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Specialized S-Works Prevail II
  • Cruz er

    I strongly dislike the looks of this helmet. The hardshell is merely a skin in sections with a lot of foam exposed to UV and portage damage and general knocking about. It also simply makes it look cheap with a lot of exposed foam. Also, there is no reason a high end vented helmet wouldn’t have some type of sunglass port- the tradeoff for an aero helmet I understand, but for a climber’s helmet?

    It seems they took away more and more of the hardshell with every new model of the Prevail. I guess for weight but it feels like it’s regressing in terms of aesthetics, imo.

    • Doubtful Guest

      There is no evidence that exposing EPS to UV light will degrade the safety of a helmet (though of course, helmet manufacturers will tell you to replace a helmet every 5 years, just because). As for the aesthetics and damage resistance, I agree with you.

      • Superpilot

        There are articles out there on this very question. My helmet is 3 years old and I thought if I should replace it due to the hours and hours in the sun? No formal responses from manufacturers were found, but I had read up to 8-10 years from UV exposure point of view. I think most helmets would be due replacement by then due to wear and tear, but still, it’s much longer than the 5 years I had also assumed..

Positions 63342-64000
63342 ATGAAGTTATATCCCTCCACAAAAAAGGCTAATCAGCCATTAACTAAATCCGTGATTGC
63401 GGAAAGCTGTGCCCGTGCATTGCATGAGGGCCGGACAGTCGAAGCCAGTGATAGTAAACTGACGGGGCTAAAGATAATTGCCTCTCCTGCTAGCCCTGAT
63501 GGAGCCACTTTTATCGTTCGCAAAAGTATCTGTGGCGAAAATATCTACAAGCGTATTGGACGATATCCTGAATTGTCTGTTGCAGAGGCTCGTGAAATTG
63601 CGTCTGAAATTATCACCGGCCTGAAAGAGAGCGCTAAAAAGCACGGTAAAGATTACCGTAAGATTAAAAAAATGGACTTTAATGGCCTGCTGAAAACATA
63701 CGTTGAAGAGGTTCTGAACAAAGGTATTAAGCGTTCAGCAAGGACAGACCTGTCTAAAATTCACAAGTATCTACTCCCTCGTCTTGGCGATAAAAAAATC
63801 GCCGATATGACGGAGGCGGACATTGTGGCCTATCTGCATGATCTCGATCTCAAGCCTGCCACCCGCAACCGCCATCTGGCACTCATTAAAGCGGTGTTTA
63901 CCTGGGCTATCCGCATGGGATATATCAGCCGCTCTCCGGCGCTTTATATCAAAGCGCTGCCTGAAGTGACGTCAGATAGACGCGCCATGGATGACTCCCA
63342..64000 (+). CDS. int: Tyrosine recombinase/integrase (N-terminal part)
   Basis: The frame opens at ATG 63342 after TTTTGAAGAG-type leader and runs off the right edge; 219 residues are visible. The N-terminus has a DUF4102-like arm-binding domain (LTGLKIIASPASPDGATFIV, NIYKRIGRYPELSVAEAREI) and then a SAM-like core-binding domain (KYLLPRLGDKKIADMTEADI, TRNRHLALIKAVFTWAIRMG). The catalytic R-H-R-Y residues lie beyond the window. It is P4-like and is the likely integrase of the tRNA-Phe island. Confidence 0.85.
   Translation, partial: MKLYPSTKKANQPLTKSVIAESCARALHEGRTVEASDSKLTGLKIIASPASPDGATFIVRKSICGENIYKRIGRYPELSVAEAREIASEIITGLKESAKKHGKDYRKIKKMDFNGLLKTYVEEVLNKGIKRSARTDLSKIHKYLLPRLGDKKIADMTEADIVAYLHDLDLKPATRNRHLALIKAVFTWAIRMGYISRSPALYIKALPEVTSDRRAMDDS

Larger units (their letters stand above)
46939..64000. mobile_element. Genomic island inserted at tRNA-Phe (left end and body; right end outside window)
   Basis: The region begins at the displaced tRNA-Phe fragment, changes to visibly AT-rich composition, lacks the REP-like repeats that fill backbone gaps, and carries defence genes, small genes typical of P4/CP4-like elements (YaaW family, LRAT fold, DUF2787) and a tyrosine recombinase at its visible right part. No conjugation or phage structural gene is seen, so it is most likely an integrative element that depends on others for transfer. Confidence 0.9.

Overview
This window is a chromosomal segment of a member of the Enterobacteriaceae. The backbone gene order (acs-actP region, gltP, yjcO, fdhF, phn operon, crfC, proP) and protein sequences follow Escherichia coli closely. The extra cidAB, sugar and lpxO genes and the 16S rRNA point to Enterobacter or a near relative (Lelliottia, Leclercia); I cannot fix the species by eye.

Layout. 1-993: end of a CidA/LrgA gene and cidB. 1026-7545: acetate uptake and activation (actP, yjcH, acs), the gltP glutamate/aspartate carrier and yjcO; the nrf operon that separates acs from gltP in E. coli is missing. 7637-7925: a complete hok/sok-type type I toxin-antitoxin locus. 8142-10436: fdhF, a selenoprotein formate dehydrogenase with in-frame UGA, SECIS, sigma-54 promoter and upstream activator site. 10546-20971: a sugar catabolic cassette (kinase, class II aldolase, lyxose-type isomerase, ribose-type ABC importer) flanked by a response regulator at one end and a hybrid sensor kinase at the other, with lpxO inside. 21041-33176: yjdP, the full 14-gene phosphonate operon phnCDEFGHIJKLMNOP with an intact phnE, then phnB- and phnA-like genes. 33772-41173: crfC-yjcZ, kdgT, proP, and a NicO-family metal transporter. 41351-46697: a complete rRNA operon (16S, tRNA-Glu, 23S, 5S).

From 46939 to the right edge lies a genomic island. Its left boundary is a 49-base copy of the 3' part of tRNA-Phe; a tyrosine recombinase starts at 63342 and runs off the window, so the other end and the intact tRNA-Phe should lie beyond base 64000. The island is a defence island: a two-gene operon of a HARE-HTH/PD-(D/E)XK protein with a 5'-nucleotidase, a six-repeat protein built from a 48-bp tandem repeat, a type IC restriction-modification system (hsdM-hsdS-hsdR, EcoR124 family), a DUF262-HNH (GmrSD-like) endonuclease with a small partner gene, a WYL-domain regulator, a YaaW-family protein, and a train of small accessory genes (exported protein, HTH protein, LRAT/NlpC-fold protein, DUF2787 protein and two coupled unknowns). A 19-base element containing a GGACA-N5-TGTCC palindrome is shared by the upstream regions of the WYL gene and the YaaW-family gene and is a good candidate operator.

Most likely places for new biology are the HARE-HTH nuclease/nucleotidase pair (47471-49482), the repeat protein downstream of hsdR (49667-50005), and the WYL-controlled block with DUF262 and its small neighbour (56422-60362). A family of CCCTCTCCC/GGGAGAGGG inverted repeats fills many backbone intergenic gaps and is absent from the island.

• George Darroch

          I would replace your helmet every three years or so. It’s had stresses and bumps that will have induced damage to the foam, quite apart from the UV exposure. If it’s your daily-driver, then every 24 months or less seems reasonable.

          • Wily_Quixote

            I replace my helmet at around 24 months because sweat degrades glue holding the liner but the life of a helmet , unless exposed to a hard knock, is much longer than 2 years. If the information in this link can be believed: